ü Green Buildings and Infrastructures
    ü Energy and Water Nexus
    ü Energy and Health
    ü Greening Urbanization and Urban Settlements
    ü Green Policies and Programmes
    ü MDGs and Green Energy Rural Development through Green Energy
    ü Green Energy Education and Training
    Important dates to remember are:
    15 September 2013 : Due date of Abstract Submission
    15 October 2013: Notification of Abstract Acceptance
    20 December 2013: Due date of Full Paper Submission
    15 January 2014: Due date of Early Registration
    For further information, please contact:
    ICUE 2014
    Dr. Shobhakar Dhakal
    Conference Director
    School of Environment Resources and Development
    Asian Institute of Technology
    P.O. Box 4, Klong Luang, Pathumthani 12120
    Tel: (+662) 524-6216 and 524-5413
    Fax: (+662) 524-5439
    URL: or
    Ms. Maria Kathrina B. Gratuito, Conference Secretariat, Email:
    Persons Presenting and the files used for this event

    New Books: Climate Change and Cultural Heritage A Race against Time By Peter F. Smith (22 Aug 2013)

    Climate Change and Cultural Heritage

    A Race against Time

    By Peter F. Smith

    Routledge – 2014 – 216 pages
    History reveals how civilisations can be decimated by changes in climate. More recently modern methods of warfare have exposed the vulnerability of the artefacts of civilisation. Bringing together a range of subjects - from science, energy and sustainability to aesthetics theory and civilization theory - this book uniquely deals with climate change and the ensuing catastrophes in relation to cultural factors, urbanism and architecture. It links the evolution of civilisation, with special emphasis on the dynamics of beauty as displayed in architecture and urbanism, to climate change. It then considers both the historic and predicted impacts of climate change and the threat it poses to the continued viability of human civilisation when survival is the top priority.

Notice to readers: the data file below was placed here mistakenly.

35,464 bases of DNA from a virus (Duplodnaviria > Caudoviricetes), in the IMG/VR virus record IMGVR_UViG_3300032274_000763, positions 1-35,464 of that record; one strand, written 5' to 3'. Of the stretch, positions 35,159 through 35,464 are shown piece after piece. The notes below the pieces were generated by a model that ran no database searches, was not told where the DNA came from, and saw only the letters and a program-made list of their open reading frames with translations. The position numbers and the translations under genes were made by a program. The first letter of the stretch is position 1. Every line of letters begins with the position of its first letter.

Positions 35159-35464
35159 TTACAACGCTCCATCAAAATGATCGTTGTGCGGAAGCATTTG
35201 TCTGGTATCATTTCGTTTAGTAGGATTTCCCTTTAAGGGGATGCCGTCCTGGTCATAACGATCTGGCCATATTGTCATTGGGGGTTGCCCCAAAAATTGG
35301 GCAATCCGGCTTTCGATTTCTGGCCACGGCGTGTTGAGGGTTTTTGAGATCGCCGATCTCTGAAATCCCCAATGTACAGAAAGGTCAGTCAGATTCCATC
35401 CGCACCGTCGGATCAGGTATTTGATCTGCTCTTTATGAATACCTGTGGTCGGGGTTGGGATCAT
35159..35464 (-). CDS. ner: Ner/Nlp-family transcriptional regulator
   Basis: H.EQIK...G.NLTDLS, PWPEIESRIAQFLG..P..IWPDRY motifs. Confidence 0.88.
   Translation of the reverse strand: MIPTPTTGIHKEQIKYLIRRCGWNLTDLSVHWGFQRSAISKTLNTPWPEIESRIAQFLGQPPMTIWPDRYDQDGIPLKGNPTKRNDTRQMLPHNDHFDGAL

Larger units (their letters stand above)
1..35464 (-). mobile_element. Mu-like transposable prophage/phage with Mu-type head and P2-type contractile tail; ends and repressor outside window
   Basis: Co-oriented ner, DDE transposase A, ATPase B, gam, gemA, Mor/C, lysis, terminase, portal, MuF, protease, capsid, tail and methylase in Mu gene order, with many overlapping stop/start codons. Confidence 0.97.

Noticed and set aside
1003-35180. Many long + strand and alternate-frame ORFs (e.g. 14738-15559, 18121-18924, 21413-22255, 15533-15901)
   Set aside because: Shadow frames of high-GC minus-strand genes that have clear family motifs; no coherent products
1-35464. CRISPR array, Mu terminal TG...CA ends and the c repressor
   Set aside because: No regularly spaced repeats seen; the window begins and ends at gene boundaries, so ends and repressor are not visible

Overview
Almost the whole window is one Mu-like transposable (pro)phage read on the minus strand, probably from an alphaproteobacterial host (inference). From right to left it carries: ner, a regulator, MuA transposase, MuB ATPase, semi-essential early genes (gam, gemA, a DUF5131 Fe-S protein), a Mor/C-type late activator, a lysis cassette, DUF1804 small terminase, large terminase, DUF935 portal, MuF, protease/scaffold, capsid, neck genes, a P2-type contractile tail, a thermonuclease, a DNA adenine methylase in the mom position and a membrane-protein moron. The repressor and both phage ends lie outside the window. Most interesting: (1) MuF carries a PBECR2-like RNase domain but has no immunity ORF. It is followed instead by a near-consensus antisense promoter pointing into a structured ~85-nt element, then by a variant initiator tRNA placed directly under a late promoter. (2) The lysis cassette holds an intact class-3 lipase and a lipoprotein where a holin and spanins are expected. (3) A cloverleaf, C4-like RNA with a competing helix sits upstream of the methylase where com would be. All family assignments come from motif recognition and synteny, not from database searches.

This book gives students, researchers and professionals in architecture and sustainable design as well as anyone interested in the threat of global warming to civilisation, new insights as to what could be lost if action is not taken at a global level.
    1. Introduction: Bridging the Cultural Divide
    2. Goldilocks 
    3. The Evolution of Civilisation 
    4. The Dynamics of Climate Change 
    5. Climate and the Price of Progress 
    6. Predictions for the UK 
    7. The Race Against Time
    8. From Climate to Civilisation and the Principle of Harmony 
    9. Beyond the Maths 
    10. The energy Dilemma 
    11. Green Technologies - a sample 
    12. Access to Clean Energy 
    13. Carbon Dioxide Uncertainties 
    14. Nuclear Developments and Complementary Technologies 
    15. Essential Services Provided by Nature 
    16. China, on the Ascent 
    17. The Four Degrees Scenario

    New Books: Land Change Science, Political Ecology, and Sustainability Synergies and divergences Edited by Christian Brannstrom, Jacqueline M. Vadjunec (22 Aug 2013)

    Land Change Science, Political Ecology, and Sustainability

    Synergies and divergences

    Edited by Christian BrannstromJacqueline M. Vadjunec

    Routledge – 2013 – 266 pages
    Recent claims regarding conver
    gence and divergence between land change science and political ecology as approaches to the study of human-environment relationships and sustainability science are examined and analyzed in this innovative volume. Comprised of 11 commissioned chapters as well as introductory and concluding/synthesis chapters, it advances the two fields by proposing new conceptual and methodological approaches toward integrating land change science and political ecology.